“That’s how we met. And we owe a lot to Dan. When the band first started in Wolverhampton, we had nothing. We were rank outsiders. We had no management, no record label, nobody looking over us. It was just me and Tony, Paul and Keith. I just sent some tapes out – one to Dan, when it {Dreamworld} was still Whaam! Records; one to Alan McGee at Creation; and one to Martin Whitehead at Subway. Creation as good as passed. Martin Whitehead said, ‘I really like it. I haven’t really got a label at the moment but let me think.’ And Dan got back and said, ‘Yeah, I really like it!’

“He didn’t offer us a deal at that point, but said, ‘I run a club in London, do you want to come down and play?’ We stayed at Dan and his girlfriend Emily’s flat in Clapham, had two gigs. We supported the TVPs on the Friday {at Deptford Crypt}, then Saturday night at Room at the Top, supporting The Membranes.”

Ah, the one where the floor collapsed!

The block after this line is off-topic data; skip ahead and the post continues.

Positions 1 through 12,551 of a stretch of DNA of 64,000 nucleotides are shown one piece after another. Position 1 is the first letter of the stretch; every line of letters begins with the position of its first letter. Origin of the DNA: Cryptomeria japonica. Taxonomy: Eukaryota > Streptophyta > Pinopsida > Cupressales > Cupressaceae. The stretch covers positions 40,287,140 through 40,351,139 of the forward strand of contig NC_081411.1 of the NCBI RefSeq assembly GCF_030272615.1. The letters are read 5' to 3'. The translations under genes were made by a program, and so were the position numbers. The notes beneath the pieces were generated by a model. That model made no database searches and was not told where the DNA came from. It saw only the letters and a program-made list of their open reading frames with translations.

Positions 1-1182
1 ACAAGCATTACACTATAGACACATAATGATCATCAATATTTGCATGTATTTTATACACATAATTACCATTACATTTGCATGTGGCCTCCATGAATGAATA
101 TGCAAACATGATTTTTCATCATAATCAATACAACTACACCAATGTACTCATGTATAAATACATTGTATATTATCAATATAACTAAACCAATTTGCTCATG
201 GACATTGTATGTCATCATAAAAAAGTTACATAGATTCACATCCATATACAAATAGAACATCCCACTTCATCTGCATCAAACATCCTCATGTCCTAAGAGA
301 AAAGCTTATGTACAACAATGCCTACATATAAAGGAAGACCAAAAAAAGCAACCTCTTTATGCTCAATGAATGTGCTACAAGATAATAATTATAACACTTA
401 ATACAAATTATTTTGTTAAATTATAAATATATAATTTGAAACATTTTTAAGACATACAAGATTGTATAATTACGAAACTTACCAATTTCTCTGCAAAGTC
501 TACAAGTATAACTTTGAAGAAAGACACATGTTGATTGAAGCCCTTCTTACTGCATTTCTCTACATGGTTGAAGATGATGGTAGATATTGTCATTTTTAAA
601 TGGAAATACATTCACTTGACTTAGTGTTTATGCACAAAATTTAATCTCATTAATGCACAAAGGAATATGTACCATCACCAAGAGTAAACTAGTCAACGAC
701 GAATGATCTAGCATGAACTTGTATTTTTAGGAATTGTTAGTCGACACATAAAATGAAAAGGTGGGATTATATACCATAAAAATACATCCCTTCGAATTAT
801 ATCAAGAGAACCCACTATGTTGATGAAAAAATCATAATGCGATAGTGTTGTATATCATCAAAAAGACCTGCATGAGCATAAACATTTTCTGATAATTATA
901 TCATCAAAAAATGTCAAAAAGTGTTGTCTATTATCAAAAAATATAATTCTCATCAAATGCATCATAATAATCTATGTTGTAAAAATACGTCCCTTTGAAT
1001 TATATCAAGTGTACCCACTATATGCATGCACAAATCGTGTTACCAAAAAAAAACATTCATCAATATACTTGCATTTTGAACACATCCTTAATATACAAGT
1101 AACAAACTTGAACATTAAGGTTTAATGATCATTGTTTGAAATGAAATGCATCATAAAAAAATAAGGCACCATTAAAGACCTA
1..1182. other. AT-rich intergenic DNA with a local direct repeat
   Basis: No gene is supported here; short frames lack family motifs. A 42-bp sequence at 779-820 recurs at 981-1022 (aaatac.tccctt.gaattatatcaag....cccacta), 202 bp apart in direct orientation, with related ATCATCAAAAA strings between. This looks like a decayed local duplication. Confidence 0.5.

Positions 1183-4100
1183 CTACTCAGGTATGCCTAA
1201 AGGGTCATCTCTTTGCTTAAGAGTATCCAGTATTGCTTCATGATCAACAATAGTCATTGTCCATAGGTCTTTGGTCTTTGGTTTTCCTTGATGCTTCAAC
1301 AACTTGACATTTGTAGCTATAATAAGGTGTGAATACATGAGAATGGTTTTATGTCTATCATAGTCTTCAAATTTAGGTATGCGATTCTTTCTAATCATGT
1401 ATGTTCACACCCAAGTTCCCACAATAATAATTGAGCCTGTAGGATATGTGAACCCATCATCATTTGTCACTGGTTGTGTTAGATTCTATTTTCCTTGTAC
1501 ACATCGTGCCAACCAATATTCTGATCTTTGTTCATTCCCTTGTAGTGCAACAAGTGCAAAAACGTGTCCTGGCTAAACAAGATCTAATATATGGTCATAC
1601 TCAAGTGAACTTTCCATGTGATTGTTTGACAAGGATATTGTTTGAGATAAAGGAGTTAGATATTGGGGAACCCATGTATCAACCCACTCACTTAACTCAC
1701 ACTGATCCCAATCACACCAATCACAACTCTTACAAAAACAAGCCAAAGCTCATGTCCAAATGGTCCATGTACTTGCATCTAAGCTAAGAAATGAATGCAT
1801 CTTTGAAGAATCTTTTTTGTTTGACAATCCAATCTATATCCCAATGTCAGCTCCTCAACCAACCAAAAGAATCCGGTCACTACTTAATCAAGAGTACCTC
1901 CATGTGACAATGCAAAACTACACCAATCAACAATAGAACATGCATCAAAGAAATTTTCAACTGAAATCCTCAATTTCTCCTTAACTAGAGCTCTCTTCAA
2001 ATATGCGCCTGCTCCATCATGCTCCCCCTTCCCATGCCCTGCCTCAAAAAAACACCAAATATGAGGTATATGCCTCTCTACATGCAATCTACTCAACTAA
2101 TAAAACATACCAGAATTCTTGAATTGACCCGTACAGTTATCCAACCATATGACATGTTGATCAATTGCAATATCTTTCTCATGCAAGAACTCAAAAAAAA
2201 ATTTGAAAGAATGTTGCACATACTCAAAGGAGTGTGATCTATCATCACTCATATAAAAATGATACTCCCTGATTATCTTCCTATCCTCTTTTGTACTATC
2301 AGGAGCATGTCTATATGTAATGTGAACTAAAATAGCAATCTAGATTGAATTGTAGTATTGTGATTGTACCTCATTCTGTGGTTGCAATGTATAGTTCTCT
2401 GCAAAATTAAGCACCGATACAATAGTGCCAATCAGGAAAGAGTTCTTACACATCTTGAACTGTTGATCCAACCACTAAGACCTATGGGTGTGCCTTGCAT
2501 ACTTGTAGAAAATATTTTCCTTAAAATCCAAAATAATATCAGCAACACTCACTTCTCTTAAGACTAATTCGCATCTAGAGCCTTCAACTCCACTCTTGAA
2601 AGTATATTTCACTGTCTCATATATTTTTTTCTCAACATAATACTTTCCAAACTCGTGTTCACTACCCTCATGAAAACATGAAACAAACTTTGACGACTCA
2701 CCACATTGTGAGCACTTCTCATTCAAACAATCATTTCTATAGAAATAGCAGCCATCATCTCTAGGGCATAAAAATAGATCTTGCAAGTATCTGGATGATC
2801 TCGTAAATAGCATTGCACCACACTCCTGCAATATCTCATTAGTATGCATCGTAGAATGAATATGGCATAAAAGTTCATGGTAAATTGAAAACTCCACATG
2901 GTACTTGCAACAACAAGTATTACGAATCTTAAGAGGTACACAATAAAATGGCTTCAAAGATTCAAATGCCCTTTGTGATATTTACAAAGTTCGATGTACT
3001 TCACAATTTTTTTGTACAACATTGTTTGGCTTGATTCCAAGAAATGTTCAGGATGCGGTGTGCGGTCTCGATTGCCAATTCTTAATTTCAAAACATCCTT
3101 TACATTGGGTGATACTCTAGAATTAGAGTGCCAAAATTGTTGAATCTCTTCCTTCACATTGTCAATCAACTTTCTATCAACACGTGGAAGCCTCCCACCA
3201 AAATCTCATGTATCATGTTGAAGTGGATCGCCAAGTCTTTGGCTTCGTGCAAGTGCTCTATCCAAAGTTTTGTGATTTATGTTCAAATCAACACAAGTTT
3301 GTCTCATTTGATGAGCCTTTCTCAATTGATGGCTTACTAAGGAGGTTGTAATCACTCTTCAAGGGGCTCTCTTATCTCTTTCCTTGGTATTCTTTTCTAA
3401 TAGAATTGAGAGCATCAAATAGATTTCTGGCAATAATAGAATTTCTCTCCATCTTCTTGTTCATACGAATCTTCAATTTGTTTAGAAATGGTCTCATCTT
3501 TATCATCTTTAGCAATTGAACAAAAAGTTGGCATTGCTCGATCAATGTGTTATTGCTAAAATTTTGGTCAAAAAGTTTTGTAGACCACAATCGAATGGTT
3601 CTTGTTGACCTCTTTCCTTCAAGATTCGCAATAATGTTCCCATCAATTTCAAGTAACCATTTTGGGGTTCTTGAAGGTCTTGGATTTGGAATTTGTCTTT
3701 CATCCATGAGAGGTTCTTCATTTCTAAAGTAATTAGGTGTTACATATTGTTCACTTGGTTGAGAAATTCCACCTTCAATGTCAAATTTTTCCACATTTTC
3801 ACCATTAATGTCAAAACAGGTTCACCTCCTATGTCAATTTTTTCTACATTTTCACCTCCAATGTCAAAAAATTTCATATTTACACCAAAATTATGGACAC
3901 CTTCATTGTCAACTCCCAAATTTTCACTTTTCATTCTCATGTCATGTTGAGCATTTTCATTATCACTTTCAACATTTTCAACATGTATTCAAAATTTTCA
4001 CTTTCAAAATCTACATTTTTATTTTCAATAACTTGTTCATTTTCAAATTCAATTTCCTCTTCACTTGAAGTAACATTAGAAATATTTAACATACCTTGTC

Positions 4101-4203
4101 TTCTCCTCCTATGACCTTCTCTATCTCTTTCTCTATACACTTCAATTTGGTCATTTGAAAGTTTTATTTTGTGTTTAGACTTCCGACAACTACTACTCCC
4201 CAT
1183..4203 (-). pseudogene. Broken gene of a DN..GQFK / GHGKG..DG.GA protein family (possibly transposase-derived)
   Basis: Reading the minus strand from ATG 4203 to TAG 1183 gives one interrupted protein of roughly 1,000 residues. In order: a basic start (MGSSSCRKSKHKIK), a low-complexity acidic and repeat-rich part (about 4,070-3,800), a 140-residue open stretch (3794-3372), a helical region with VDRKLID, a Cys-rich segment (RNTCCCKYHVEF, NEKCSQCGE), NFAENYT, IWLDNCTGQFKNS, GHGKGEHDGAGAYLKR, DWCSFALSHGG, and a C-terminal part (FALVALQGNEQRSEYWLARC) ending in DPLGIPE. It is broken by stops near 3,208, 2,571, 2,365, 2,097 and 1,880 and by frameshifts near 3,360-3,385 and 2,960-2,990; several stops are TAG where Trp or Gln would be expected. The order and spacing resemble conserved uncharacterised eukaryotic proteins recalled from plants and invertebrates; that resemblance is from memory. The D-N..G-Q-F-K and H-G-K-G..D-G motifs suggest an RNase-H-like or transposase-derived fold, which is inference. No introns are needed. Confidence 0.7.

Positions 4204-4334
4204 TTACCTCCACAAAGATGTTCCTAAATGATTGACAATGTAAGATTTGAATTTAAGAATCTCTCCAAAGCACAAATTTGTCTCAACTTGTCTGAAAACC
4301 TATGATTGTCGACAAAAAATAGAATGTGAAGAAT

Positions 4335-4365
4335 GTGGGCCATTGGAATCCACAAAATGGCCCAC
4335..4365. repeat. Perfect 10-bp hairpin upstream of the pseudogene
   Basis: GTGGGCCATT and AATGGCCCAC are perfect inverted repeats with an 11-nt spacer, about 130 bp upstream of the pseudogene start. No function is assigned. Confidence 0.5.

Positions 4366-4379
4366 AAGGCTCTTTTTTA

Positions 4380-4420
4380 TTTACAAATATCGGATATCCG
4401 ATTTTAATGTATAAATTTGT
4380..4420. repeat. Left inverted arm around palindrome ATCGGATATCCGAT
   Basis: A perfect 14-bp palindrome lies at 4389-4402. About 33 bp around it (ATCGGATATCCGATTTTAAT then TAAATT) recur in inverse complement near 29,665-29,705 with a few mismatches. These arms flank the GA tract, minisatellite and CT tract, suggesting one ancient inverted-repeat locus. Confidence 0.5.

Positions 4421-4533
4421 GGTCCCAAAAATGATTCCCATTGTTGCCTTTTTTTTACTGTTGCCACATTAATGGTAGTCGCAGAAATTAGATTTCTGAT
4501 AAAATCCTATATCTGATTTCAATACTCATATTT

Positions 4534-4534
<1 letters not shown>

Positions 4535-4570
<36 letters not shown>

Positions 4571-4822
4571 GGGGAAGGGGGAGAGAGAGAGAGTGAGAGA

“Yeah! Haha! And that got written about in the NME by The Legend – Everett True. Completely out of the blue. We played this gig, packed up our gear, drove back to Wolverhampton, and two weeks later, still living at home with my Mum at the time, 20 years old, the phone rang, and it was Dan, saying, ‘You’re not gonna believe this, but there’s a review in the NME of your gig!’ The Legend with this amazing review.

“And that was the start of it. The phone started ringing, all these record companies ringing up, us thinking, ‘You’ve not even heard us!’ We weren’t arrogant, but we were level-headed really. We just thought, ‘No, they can come and see us live.’

“That gig was also the day of Live Aid. Tony had a Volkswagen caravanette camper van, and Dan let us park outside his flat, so we slept in the van. I remember in the morning Dan woke us up, he’d made us all a tea, and said, ‘Do you want to come in? Live Aid’s on. Adam Ant’s on. So we went into Dan and Emily’s flat and watched Live Aid before the gig that night.”

Apparently, Dan changed the label name from Whaam! Records to Dreamworld after a request from a ‘similarly monikered chart-topping duo.’ And while I’m adding a little trivia, Dan’s girlfriend Emily Brown was later with indie band The Hangman’s Beautiful Daughters. As for The Mighty Lemon Drops, it’s fair to say they hadn’t been together too long by then.